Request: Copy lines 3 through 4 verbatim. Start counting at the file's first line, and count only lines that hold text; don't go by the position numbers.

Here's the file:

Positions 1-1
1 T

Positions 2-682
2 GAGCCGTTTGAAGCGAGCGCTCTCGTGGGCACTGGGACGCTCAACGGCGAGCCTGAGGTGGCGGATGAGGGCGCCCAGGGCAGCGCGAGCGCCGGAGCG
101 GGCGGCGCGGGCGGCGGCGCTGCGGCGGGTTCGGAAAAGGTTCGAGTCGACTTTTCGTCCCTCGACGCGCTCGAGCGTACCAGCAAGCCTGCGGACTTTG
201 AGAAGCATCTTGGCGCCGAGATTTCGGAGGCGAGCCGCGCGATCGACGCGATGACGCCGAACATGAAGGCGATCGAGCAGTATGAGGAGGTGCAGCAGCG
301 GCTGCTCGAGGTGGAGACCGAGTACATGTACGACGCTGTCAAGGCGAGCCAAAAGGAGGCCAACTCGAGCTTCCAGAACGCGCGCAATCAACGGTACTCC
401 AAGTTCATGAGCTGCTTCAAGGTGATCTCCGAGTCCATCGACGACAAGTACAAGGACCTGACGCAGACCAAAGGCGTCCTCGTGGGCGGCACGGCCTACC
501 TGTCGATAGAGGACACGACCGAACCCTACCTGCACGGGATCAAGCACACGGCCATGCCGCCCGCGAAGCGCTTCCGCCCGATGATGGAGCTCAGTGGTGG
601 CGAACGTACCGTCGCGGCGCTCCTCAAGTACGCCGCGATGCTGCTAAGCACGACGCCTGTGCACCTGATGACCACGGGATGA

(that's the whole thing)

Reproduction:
Positions 2-682
2 GAGCCGTTTGAAGCGAGCGCTCTCGTGGGCACTGGGACGCTCAACGGCGAGCCTGAGGTGGCGGATGAGGGCGCCCAGGGCAGCGCGAGCGCCGGAGCG